Michaela Settle MP with Smythesdale Captain Jeff Carey
A new rehabilitation vehicle has officially been handed to Smythesdale Fire Brigade at an event on the weekend. The brigade was delighted to have the truck officially handed over by Michaela Settle MP following several delays due to COVID-19.
The $144,300 vehicle supports firefighter and emergency services personnel health at incidents. It was funded through the 2018-19 round of the Victorian Government’s Volunteer Emergency Services Equipment Program, supplemented by a brigade contribution of $4,300.
As one of only 22 brigades across the state to provide specialised response of rehabilitation and health monitoring, the addition of this unit is welcomed by not only Smythesdale Fire Brigade, but all brigades in CFA’s West Region.
From Bacchus Marsh to the South Australian border, the appliance covers a broad response area.
Since becoming operational, it has been used 46 times to support firefighters and agency partners, including Victoria Police, during emergency response incidents.
Greg Parker, First Lieutenant of Smythesdale Fire Brigade, is well-versed in the appliance's features and benefits.
“Prior to receiving this purpose-built appliance, the brigade repurposed a trailer to be used as a rehabilitation support trailer,” Greg said.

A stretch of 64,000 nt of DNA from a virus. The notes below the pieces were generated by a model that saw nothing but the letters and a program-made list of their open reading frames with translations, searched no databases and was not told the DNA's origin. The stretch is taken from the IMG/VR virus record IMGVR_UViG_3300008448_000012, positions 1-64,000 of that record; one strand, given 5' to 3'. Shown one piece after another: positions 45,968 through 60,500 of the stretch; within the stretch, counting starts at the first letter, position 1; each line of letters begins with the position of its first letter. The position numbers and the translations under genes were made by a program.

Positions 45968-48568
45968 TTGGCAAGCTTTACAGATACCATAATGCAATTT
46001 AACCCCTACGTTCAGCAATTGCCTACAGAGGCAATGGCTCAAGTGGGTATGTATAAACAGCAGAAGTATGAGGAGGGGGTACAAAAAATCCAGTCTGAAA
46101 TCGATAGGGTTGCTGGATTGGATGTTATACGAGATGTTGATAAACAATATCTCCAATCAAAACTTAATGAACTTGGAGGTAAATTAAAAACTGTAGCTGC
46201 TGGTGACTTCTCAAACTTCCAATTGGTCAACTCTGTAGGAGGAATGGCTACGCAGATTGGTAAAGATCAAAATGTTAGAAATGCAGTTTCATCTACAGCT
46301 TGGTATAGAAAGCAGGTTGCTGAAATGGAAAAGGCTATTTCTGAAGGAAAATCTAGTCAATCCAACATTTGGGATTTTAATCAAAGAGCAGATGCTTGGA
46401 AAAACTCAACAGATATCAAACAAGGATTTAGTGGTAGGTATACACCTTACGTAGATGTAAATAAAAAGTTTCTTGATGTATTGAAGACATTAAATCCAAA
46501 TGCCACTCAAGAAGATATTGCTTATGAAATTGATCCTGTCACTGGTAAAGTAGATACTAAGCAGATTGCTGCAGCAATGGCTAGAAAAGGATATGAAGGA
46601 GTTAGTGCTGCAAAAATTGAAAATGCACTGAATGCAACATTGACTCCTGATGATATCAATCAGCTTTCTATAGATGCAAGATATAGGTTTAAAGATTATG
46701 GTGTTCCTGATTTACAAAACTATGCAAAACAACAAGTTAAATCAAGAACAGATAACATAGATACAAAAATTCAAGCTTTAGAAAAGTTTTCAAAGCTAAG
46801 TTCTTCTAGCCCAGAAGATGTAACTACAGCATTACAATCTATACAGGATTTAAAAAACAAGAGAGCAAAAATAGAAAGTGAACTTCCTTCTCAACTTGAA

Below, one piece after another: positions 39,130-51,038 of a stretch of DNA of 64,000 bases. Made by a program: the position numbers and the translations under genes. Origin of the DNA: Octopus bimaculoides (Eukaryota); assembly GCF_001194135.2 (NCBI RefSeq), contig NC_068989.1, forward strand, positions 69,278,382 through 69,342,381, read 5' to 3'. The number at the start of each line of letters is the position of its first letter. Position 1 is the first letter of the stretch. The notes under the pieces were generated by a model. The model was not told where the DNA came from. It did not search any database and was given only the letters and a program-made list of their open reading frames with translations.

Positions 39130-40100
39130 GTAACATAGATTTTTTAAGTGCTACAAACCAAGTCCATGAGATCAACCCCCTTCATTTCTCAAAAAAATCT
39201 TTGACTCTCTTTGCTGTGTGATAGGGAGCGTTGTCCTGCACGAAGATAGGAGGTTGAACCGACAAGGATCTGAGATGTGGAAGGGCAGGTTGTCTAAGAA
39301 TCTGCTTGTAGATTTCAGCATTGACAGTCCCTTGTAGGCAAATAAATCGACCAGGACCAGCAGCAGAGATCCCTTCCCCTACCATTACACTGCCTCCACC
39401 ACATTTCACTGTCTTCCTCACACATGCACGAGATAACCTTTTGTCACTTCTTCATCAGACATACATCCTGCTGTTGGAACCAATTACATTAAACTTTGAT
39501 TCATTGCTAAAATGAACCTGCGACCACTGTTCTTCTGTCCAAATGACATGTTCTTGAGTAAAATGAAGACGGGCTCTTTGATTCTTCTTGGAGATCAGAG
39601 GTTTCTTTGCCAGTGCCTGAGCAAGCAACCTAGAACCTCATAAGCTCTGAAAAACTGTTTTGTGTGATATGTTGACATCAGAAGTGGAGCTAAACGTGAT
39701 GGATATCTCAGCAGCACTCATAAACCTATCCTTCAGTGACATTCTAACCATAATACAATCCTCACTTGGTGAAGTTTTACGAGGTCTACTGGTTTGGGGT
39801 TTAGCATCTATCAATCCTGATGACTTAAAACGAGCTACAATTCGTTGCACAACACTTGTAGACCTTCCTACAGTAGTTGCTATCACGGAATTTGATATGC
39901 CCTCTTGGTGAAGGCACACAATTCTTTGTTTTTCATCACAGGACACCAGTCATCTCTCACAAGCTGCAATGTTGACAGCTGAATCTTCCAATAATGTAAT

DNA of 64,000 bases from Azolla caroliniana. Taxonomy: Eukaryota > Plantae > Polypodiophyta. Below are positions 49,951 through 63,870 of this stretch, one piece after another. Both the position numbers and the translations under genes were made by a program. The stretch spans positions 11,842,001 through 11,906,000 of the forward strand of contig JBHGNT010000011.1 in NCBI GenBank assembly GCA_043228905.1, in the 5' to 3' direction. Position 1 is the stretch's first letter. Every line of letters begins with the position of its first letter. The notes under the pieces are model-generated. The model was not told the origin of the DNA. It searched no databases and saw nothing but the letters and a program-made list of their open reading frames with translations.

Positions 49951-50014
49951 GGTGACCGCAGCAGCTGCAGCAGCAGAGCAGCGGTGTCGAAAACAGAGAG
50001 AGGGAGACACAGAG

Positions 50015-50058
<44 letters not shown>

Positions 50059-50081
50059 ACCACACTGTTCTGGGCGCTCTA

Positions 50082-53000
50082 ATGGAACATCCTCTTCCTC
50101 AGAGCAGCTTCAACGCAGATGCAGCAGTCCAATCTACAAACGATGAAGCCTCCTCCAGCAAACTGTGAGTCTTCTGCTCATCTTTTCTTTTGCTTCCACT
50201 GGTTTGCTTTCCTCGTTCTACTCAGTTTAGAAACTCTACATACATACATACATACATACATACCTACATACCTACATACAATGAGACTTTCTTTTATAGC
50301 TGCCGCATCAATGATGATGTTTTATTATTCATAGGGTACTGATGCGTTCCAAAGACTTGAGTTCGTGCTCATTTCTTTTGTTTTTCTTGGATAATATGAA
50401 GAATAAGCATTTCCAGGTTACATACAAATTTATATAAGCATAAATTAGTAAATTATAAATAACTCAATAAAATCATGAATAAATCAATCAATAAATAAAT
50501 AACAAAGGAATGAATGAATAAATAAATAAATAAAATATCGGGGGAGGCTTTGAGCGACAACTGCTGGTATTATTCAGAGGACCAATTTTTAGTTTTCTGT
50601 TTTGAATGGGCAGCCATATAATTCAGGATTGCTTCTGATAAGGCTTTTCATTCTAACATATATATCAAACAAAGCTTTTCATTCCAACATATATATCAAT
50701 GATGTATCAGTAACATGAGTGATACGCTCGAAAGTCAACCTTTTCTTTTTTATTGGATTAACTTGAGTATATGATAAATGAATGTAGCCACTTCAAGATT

“The new appliance not only provides rehabilitation and health monitoring for firefighters at staging areas, but it is also well equipped for use on the fireground.”
Greg, who is a professional nurse, said the brigade has more than 20 qualified rehabilitation operators in their Rehabilitation and Health Monitoring team, including five health professionals.
“There are 22 teams like ours across the state. While the health professionals in our team are nurses, there are also paramedics and doctors who volunteer with their local brigades, providing basic health monitoring which includes examining vital indicators such as temperature, blood oxygen levels and blood pressure checks.”
Greg strongly encouraged his fellow volunteers to take advantage of the expertise of the Rehabilitation and Health Monitoring teams when the need arises.
Rick Owen, Assistant Chief Fire Officer for Specialist Response echoed Greg’s sentiments.
“Rehabilitation units have been shown to significantly reduce the incidence of heat-related illness,” ACFO Owen said.
“They allow emergency service personnel to rest and restore their hydration and core body temperature to levels that are safe to continue participating in emergency response.
“Rehabilitation and Health Monitoring teams have also been trained to assess members for smoke exposure and have specialist equipment to conduct these assessments.
- The rehab unit in action at the Great Western Racecourse fire in Jan 2022